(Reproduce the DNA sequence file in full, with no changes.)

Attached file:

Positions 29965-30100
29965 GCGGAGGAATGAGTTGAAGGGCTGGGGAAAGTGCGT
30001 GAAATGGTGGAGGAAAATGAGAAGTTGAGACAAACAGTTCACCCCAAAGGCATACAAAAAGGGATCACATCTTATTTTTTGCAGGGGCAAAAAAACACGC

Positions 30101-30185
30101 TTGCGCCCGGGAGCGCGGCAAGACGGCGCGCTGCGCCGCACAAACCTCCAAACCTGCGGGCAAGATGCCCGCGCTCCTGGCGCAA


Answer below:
Positions 29965-30100
29965 GCGGAGGAATGAGTTGAAGGGCTGGGGAAAGTGCGT
30001 GAAATGGTGGAGGAAAATGAGAAGTTGAGACAAACAGTTCACCCCAAAGGCATACAAAAAGGGATCACATCTTATTTTTTGCAGGGGCAAAAAAACACGC

Positions 30101-30185
30101 TTGCGCCCGGGAGCGCGGCAAGACGGCGCGCTGCGCCGCACAAACCTCCAAACCTGCGGGCAAGATGCCCGCGCTCCTGGCGCAA